set-design

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Milly Advertising Rebrand by Sagmeister & Walsh

“MILLY (by Michelle Smith) wanted to rebrand their advertising and communications to reflect the attributes of their new collections: edgy, irreverent, bold and colorful. When Michelle established the MILLY brand it gained fast recognition for its retro & vintage inspired looks merging American silhouettes with French atelier style. While Michelle has kept emphasis on impeccable details and high-end custom fabrics, the style has shifted towards bolder and more fashion forward looks. We worked closely with MILLY on a rebrand campaign that reflected this evolution. We kept the existing logo mark but evolved it through animation and placement. Whether the logo grows flowers, freezes over in ice, or is painted onto a woman’s body; each application can reflect the themes and inspirations of the most recent seasons clothing line and patterns.”

Sagmeister & Walsh is a NYC based design firm that creates identities, commercials, websites, apps, films, books and objects for clients, audiences and themselves. 

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The beautiful garden in Bram Stoker’s Dracula (1992, directed by Francis Ford Coppola). Winona Ryder as Mina; Sadie Frost as Lucy. The garden was created on an MGM studio soundstage, the same one with the giant swimming pool where Esther Williams did many of her water extravaganzas. [Screenshots via http://screenmusings.org/, altered a bit by me to reveal background details.]

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The Interiors of Wes Anderson’ in the latest issue of Apartamento #13

“You could compare Wes Anderson to an interior decorator,”says  Apartamento’s Editor-in-Chief Marco Velardi of today’s enchanting series, taken from the bi-annual title’s latest issue. With the director and screenwriter’s private house strictly off limits, the magazine traces the meticulously considered art of set design in his filmography: miniature brownstone apartments, nostalgic color schemes and embroidered and elaborate costumes. “I always say that a picture of someone’s home tells you a lot more about that person than any portrait possibly can,” muses Nacho Alegre, director and co-founder of Apartamento. “I imagine in a movie the time you have to describe a character is limited, so using the interiors to do so probably becomes something of a necessity.” An intricate visual language has become Anderson’s trademark; in his hands, set design becomes both a storytelling device and character trope, from his shot-on-a-shoestring debut, Bottle Rocket, to his latest saccharine fantasia, The Grand Budapest Hotel. Velardi adds: “Ultimately, if you look at his work there are a lot of interiors, with very peculiar and very precise work on the spaces and what people wear; Wes is passionate about every single detail, and that’s why it’s fascinating for us.”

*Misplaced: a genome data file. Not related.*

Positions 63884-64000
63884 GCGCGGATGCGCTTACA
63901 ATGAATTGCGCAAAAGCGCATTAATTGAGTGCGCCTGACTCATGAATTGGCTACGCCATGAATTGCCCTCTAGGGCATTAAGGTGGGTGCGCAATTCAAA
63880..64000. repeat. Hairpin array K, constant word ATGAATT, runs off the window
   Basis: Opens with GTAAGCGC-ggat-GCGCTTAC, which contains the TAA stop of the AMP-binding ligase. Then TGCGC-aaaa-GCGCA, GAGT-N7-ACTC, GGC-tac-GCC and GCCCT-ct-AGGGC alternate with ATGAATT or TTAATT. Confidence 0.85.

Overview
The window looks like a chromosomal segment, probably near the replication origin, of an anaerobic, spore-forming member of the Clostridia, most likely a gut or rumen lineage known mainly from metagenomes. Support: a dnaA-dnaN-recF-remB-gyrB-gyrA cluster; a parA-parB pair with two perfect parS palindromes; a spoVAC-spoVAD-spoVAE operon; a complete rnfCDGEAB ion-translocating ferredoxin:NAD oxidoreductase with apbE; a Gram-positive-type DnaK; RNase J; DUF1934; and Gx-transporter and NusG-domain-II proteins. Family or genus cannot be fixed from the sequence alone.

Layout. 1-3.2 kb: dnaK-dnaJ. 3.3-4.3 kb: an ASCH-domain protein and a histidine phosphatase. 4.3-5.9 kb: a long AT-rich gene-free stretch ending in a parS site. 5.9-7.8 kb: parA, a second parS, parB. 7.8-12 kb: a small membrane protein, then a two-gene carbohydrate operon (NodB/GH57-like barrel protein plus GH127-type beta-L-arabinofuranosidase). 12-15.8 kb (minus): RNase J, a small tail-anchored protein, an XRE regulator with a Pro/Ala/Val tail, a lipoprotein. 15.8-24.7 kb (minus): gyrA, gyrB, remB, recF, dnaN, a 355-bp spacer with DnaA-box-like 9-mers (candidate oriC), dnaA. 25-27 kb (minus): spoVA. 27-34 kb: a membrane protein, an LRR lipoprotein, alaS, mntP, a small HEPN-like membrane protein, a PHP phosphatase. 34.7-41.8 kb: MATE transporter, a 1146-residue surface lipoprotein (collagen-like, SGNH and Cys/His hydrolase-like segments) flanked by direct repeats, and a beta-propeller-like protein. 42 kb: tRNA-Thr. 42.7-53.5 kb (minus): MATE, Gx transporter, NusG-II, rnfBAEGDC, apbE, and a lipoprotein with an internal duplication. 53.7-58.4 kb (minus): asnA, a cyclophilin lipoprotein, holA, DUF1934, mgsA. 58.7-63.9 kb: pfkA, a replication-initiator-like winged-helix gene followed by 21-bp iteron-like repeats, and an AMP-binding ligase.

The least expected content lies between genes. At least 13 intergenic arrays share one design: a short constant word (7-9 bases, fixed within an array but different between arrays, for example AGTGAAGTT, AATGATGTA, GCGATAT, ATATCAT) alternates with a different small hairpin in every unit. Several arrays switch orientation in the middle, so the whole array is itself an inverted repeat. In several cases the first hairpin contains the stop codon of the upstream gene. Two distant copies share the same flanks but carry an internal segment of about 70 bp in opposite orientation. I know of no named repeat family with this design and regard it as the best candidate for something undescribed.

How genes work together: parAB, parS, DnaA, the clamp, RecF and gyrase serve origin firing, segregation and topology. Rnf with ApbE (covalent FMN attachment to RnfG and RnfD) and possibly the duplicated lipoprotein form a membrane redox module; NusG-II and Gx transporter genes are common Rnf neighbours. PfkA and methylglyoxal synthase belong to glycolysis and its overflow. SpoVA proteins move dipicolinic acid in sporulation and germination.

h/t nowness

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Handcrafting Fictional Universes for Film with @annieatkins

For more behind-the-scenes photos from life on set, follow @annieatkins. For more Golden Globes-nominated films and the talent behind them, follow @goldenglobes on Instagram and explore the #goldenglobes hashtag.

Graphic designer Annie Atkins (@annieatkins) helps turn fantastical, imaginary settings into intricate realities on screen. Most recently, as the lead graphic designer on the 2014 film The Grand Budapest Hotel, she was involved in creating almost every object in director Wes Anderson’s stylized world. The story takes place in a fictional Eastern European country, set between the First and Second World Wars.

“We looked at all kinds of references from 1930s Eastern Europe: telegrams, notebooks, antique newspapers,” she says. “I combed thrift stores and flea markets looking for old packaging and love letters, so I could get the style of everything from the handwriting to the postage stamps right.”

Originally from a tiny village in North Wales, Annie now lives in Dublin, but her film work draws her to diverse locations—and historical periods.

“I’ve never actually worked on a film or TV show set in the present,” she says. “The graphics I make for film are all for different times in history. I could be making calligraphic scrolls for medieval times or on-screen digital data for a spaceship 2000 light years away.”

Annie also worked on her first animated feature earlier this year, The Boxtrolls, where she texturized a world of misunderstood creatures who live underground and wear cardboard packaging for clothes.

“It was fun designing the graphics for their outfits. We had to create the entire town,” she says. “It’s fun working within a world where absolutely everything has to be invented from scratch.”